Integrating Github Actions for Kotlin Multiplatform
With Kotlin Multiplatform (KMP) it’s possible to build artifacts for multiple platforms using the same toolchain, but until portable artifacts for KMP are released you need to build platform artifacts on their respective platforms.
With SqlDelight 1.2.2 we now also deploy Windows (mingW) artifacts, meaning it’s impossible to publish from a single OS (since we also support macOS targets). There was no simple setup with Travis and Github Actions is the new hot stuff so we gave that a go and here’s how it works:
Github Actions is configured through yaml files, each one describing a specific workflow. For CI we have a few workflows but the main one is test which is a workflow configured to run on PRs.
It ignores changes to documentation meaning PRs that only touch the ignored files immediately go green. Dope!
In a workflow file you specify a series of jobs that happen when the workflow is triggered, and you can use this to boot up all the different OS’s you target for KMP. You can do it by specifying multiple jobs (one for each OS) or using a build matrix which is what we do.
This configures 6 jobs:
ubuntu-latest/instrumentation (its the cross product of matrix properties),
but we only run instrumentation on macOS so we ignore the other 2
instrumentation jobs and we’re down to 4. Since we want each machine to run a different gradle task we
can switch on the matrix property for that specific job and skip the step if its not the right configuration:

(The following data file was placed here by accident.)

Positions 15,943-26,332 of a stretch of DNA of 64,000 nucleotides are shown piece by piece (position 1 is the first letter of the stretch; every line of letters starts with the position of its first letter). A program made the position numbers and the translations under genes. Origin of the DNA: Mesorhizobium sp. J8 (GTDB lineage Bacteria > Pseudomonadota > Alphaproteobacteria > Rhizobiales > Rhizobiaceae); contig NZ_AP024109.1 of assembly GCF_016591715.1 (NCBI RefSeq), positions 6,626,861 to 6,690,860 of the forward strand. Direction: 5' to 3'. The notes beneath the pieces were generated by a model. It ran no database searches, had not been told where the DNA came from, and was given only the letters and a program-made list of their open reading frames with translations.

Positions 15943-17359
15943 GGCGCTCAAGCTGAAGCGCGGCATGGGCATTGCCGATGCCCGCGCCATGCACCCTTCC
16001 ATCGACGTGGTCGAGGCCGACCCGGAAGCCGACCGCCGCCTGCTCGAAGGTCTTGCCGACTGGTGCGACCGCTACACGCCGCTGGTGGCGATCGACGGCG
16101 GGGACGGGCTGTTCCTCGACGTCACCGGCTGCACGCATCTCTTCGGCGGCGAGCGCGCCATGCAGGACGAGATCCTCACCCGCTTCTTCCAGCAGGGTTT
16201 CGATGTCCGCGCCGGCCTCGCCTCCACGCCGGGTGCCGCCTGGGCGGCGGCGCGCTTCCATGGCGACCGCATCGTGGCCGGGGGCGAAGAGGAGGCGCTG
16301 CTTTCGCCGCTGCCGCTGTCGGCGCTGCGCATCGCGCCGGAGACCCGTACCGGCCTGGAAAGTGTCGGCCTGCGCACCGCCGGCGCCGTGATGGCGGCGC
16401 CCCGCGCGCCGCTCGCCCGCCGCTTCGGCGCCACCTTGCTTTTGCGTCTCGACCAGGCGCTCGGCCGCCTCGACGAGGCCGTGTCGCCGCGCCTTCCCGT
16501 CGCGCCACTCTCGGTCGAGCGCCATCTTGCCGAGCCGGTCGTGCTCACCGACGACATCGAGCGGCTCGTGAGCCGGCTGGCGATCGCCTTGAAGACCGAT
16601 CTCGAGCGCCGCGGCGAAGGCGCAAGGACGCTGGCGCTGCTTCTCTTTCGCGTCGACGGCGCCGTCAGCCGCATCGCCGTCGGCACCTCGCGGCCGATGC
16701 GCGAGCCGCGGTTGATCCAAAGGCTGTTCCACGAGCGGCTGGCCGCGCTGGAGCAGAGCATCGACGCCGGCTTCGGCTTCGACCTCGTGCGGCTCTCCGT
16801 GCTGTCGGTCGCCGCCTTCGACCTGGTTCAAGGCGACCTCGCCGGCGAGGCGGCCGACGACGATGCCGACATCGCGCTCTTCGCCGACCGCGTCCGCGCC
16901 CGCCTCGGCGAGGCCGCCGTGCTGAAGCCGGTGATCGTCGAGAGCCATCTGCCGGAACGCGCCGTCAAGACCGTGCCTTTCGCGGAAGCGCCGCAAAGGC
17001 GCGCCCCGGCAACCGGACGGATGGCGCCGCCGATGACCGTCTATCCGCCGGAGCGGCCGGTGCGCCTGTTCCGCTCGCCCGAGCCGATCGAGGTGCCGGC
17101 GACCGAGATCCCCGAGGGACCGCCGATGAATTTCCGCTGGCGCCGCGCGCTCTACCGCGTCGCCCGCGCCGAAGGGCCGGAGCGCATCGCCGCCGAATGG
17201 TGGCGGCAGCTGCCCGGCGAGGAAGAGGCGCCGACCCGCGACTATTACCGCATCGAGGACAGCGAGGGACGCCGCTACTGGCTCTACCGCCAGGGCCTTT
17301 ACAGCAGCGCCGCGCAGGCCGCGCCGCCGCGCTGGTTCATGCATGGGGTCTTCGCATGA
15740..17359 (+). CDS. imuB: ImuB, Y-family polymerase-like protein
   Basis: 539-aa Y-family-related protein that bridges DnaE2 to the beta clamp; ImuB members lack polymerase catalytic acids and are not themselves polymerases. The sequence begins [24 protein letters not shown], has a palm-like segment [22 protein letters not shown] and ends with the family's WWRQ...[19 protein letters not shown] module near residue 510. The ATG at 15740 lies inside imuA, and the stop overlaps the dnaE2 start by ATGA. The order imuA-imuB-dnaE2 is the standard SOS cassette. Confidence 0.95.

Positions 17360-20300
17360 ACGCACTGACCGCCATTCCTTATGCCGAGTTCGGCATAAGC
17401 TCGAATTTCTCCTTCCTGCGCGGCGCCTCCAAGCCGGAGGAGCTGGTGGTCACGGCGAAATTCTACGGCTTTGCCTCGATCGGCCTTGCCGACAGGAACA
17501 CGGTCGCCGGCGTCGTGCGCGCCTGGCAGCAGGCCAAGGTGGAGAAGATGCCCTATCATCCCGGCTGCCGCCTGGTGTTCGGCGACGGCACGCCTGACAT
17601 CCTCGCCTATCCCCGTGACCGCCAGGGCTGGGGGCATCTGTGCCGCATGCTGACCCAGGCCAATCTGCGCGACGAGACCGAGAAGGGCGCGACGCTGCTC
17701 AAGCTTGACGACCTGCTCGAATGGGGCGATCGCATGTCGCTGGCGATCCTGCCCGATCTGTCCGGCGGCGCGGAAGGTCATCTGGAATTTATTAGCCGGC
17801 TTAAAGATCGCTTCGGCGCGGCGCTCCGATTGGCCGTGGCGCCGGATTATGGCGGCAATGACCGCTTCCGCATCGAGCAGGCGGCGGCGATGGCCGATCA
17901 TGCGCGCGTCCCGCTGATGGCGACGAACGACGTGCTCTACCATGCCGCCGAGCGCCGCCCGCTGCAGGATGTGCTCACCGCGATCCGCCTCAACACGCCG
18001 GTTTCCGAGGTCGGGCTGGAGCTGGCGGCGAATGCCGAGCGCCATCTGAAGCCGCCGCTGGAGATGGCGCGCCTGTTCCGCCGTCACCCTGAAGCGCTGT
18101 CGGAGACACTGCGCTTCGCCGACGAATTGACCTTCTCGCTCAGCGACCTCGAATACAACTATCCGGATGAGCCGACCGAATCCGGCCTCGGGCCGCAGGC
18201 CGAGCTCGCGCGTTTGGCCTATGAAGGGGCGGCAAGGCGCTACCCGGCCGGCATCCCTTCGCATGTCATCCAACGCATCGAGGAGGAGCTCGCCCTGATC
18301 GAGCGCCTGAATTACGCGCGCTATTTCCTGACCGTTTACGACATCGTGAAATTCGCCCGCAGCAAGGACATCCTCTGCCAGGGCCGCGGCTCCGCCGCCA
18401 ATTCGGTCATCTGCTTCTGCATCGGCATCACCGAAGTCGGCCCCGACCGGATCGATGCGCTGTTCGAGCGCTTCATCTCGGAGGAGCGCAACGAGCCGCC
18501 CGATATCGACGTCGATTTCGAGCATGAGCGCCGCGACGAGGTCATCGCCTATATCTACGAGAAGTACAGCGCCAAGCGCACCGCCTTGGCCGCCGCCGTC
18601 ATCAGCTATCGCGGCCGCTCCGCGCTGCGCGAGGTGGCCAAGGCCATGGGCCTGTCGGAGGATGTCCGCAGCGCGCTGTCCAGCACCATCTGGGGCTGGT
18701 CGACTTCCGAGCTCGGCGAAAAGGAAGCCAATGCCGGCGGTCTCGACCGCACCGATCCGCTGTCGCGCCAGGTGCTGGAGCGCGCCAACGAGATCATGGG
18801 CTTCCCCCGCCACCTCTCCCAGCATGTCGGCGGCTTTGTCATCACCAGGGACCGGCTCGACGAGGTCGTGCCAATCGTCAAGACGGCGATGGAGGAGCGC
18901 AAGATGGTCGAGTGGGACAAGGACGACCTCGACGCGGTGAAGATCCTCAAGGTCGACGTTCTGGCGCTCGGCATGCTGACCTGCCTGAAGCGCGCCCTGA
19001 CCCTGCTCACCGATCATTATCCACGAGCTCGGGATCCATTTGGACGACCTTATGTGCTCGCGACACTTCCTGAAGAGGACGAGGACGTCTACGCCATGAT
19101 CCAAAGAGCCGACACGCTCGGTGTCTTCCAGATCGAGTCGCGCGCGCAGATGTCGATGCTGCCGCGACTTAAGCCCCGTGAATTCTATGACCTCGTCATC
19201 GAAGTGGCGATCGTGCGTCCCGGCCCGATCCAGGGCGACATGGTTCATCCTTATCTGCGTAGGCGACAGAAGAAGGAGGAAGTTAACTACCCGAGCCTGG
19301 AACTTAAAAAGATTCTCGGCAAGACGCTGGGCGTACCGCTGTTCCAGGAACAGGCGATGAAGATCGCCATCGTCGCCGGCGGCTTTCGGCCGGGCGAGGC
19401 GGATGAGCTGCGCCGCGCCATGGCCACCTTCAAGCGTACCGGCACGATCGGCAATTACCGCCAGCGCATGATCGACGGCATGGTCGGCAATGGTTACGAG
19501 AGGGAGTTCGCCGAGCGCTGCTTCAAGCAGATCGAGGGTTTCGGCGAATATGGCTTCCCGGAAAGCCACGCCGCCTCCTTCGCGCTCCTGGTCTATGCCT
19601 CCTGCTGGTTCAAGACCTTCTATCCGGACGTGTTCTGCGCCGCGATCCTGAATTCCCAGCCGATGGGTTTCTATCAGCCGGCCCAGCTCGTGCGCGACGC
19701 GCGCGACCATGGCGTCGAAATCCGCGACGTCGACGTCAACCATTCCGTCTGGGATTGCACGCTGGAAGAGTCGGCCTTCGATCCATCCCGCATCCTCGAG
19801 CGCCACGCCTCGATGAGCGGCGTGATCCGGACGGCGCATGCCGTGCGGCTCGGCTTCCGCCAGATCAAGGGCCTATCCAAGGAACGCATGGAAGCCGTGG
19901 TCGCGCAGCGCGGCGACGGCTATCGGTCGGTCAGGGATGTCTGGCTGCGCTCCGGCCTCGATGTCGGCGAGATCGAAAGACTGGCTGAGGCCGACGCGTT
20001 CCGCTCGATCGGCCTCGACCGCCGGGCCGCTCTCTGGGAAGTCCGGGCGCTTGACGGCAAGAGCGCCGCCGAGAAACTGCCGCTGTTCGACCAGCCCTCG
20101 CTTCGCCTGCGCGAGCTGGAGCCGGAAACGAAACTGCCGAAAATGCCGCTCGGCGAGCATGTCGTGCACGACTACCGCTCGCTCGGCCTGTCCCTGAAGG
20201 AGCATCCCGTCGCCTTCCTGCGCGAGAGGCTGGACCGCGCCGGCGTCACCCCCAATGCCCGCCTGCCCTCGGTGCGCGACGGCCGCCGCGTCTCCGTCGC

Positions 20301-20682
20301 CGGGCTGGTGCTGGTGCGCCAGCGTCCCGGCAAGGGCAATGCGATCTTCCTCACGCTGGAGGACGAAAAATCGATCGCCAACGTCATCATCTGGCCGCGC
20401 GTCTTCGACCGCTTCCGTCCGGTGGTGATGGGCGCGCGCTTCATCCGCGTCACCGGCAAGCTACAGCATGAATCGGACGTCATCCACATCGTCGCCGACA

The final piece to the puzzle is the thing that makes github actions so special: actions! Each step in the workflow
can be a simple shell command or you can use an action - of which theres already tons of useful ones on the
marketplace. For example the
macOS/instrumentation job uses
the Android Emulator Runner action:
This is the game changer - not having to worry about maintaining your own emulator script is huge. And the same goes for all the other actions available. One of the other workflows we have set up to run on PRs verifies the gradle wrapper is a trusted published version to protect your repo from an attack vector - again it takes no effort to apply it since all the work is done for you!
The more challenging bit is configuring releases. To do this we have a single workflow Release which publishes the artifacts and IntelliJ plugin - both for official releases and snapshots.
To facilitate releasing you need to give Github some secrets - your Sonatype username/password and a GPG key, and then expose those to the workflow job step which runs the publish:
The GPG key you add to Github settings should be an ascii-armored version of the key which you can get
gpg --export --ascii <keyid> | pbcopy in your console. If you’re using gradle’s signing plugin
(if you’re not sure, you probably are) it needs to be configured to use the ascii armored key.
The KMP Gradle plugin is smart enough to not try and build/publish for unsupported architectures, so we just let the macOS job publish all the artifacts it can, and then Windows only tries to publish the mingW publications.
And thats it! We also have a workflow to deploy gh-pages with mkdocs and a job which publishes the IntelliJ plugin. With Github Actions we’ve been able to shrink the actual releasing process pretty dramatically and I’m looking forward to using it more!